In his adopted home of Keswick a section of the town museum was dedicated to Walpole's memory in 1949, with manuscripts, correspondence, paintings and sculpture from Brackenburn, donated by his sister and brother.
Walpole's books cover a wide range. His fiction includes short stories, bildungsromane (Mr Perrin and Mr Traill, 1911, and the Jeremy trilogy) that delve into the psychology of boyhood; gothic horror novels (Portrait of a Man with Red Hair, 1925, and The Killer and The Slain, 1942); a period family saga (the Herries chronicle) and even detective fiction (Behind the Screen). He wrote literary biographies (Conrad, 1916; James Branch Cabell, 1920; and Trollope, 1928); plays; and screenplays including David Copperfield, 1935.
Walpole's debt to Henry James is discernible in The Duchess of Wrexe (1914) and The Green Mirror (1917), but in the view of J B Priestley the two most potent influences on Walpole were the highly contrasting ones of Trollope and Dostoyevsky. Other critics noted the Trollopian influence; in 1923 Arthur St John Adcock commented:
The Trenchards [in The Green Mirror] are a kind of family Trollope might have created had he been living now; The Cathedral is a kind of story he might have told, with its realistic melodrama and its clerical atmosphere, but Walpole tells it with a subtler art in the writing and the construction, with a conciseness and charm of style that are outside the range of the earlier novelist.
Walpole, though he was devoted to the works of Trollope, and published a study of him, thought that there was no real comparison between the two of them: "I am far too twisted and fantastic a novelist ever to succeed in catching Trollope's marvellous normality." Priestley was less impressed by the supposed Trollopian side of Walpole's work, finding some of it formulaic. He was more taken with a darker, Dostoyevskian, side that he found in the writing: "suddenly it will transform the pleasant easy scene he is giving us into transparency behind which are bright stars and red hellfire ... No matter how jolly and zestful he may appear to be, the fact remains that he possesses an unusually sharp sense of evil."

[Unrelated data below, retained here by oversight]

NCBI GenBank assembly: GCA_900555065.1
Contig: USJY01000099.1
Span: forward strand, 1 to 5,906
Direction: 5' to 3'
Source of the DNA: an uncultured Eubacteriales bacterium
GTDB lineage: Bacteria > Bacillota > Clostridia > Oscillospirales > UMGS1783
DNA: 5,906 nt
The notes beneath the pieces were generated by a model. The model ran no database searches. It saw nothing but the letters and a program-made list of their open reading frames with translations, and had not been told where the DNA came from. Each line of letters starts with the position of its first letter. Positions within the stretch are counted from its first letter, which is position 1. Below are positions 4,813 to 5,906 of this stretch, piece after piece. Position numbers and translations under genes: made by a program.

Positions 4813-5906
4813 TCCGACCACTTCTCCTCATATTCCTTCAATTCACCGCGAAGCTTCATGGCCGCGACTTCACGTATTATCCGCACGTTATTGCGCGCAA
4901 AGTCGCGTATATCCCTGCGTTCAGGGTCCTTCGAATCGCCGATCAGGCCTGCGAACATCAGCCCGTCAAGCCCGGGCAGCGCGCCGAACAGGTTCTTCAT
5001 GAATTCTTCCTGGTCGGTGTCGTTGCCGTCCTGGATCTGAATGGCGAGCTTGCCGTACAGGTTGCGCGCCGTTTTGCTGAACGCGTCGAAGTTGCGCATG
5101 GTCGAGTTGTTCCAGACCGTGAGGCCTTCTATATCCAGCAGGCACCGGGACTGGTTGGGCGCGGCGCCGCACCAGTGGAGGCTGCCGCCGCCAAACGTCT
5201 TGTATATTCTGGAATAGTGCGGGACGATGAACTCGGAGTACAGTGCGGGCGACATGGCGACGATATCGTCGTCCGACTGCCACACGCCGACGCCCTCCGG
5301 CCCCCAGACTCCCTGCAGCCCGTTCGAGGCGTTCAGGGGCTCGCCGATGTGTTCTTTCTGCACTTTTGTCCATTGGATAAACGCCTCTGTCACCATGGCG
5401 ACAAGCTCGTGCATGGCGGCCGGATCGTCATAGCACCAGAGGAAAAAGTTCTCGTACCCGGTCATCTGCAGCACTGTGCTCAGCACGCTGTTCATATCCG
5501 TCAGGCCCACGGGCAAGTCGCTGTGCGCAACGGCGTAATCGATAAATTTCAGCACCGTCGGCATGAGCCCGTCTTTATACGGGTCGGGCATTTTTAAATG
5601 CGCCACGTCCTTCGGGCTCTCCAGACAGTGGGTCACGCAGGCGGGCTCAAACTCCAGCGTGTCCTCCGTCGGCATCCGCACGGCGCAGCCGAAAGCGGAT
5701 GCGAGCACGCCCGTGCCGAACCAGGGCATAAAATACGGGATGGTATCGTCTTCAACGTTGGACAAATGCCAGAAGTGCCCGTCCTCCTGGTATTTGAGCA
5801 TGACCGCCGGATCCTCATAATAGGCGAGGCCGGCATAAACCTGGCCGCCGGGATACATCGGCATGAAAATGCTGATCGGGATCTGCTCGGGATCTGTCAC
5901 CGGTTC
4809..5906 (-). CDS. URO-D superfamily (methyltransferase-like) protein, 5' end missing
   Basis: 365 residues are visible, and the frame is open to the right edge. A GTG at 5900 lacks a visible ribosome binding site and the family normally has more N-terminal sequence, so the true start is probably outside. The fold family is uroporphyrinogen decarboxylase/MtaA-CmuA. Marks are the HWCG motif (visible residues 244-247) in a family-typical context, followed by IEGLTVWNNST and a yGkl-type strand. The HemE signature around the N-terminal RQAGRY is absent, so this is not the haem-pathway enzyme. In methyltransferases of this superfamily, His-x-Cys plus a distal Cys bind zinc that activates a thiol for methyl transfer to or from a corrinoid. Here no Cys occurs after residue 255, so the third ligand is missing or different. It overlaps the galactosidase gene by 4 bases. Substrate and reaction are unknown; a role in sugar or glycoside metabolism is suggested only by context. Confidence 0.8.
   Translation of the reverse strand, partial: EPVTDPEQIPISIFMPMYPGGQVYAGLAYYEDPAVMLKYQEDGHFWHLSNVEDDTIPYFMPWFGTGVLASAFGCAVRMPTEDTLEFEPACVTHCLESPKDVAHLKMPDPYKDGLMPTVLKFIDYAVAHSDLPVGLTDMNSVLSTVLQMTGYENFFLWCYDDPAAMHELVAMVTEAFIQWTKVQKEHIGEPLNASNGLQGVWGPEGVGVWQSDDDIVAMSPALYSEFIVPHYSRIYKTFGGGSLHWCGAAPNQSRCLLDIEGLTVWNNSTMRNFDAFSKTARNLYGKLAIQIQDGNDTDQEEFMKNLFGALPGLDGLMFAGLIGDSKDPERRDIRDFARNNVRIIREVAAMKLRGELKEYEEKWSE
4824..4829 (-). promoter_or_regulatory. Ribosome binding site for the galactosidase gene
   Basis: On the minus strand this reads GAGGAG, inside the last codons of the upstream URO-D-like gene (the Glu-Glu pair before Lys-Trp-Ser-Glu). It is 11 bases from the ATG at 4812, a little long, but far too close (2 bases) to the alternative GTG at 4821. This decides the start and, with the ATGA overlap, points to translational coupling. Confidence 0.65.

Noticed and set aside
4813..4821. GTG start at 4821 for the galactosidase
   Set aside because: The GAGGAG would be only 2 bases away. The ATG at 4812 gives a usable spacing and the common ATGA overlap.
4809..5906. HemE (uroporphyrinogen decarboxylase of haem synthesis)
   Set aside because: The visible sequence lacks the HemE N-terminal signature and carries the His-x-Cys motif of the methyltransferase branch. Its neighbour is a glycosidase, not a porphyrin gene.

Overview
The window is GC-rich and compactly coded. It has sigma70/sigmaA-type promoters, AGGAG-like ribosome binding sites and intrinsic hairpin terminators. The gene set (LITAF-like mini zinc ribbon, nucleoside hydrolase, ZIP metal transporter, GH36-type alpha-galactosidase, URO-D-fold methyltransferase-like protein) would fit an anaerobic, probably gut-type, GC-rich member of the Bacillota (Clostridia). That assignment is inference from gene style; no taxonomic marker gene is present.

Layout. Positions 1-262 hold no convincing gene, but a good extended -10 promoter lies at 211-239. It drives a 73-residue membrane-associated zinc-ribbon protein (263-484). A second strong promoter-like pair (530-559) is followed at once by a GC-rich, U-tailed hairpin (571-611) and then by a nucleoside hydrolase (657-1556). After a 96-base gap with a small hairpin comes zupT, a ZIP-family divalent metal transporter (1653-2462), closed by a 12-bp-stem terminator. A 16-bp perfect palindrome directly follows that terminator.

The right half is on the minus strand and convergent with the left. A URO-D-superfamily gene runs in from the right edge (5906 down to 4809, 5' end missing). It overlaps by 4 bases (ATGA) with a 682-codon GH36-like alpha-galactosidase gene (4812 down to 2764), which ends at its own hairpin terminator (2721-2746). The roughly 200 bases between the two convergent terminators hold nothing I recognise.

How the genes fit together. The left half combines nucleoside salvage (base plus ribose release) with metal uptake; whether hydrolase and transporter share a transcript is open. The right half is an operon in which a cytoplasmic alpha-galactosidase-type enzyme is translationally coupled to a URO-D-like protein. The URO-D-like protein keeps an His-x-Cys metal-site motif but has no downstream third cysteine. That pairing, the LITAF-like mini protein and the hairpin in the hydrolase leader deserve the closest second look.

Possibly the most pervasive influence on Walpole was Walter Scott, whose romanticism is reflected in much of the later writer's fiction. Such was Walpole's love of Scott that he liked to think of himself as the latter's reincarnation. He amassed the largest collection in Britain of Scott manuscripts and early editions, and constantly reread the novels. With the Herries stories Walpole restored the popularity of the historical novel, a form for which Scott was famous but which had been out of fashion for decades. The Herries series begins in the 18th century and follows a Lakeland family through the generations up to modern times.
Walpole sought critical as well as financial success, and longed to write works that equalled those of Trollope, Thomas Hardy and Henry James. In his early days, he received frequent and generally approving scrutiny from major literary figures. He was a good friend of Virginia Woolf, and rated her as an influence; she praised his gift for seizing on telling detail: "it is no disparagement to a writer to say that his gift is for the small things rather than for the large ... If you are faithful with the details the large effects will grow inevitably out of those very details". Joseph Conrad said of him, "We see Mr. Walpole grappling with the truth of things spiritual and material with his characteristic earnestness, and we can discern the characteristics of this acute and sympathetic explorer of human nature."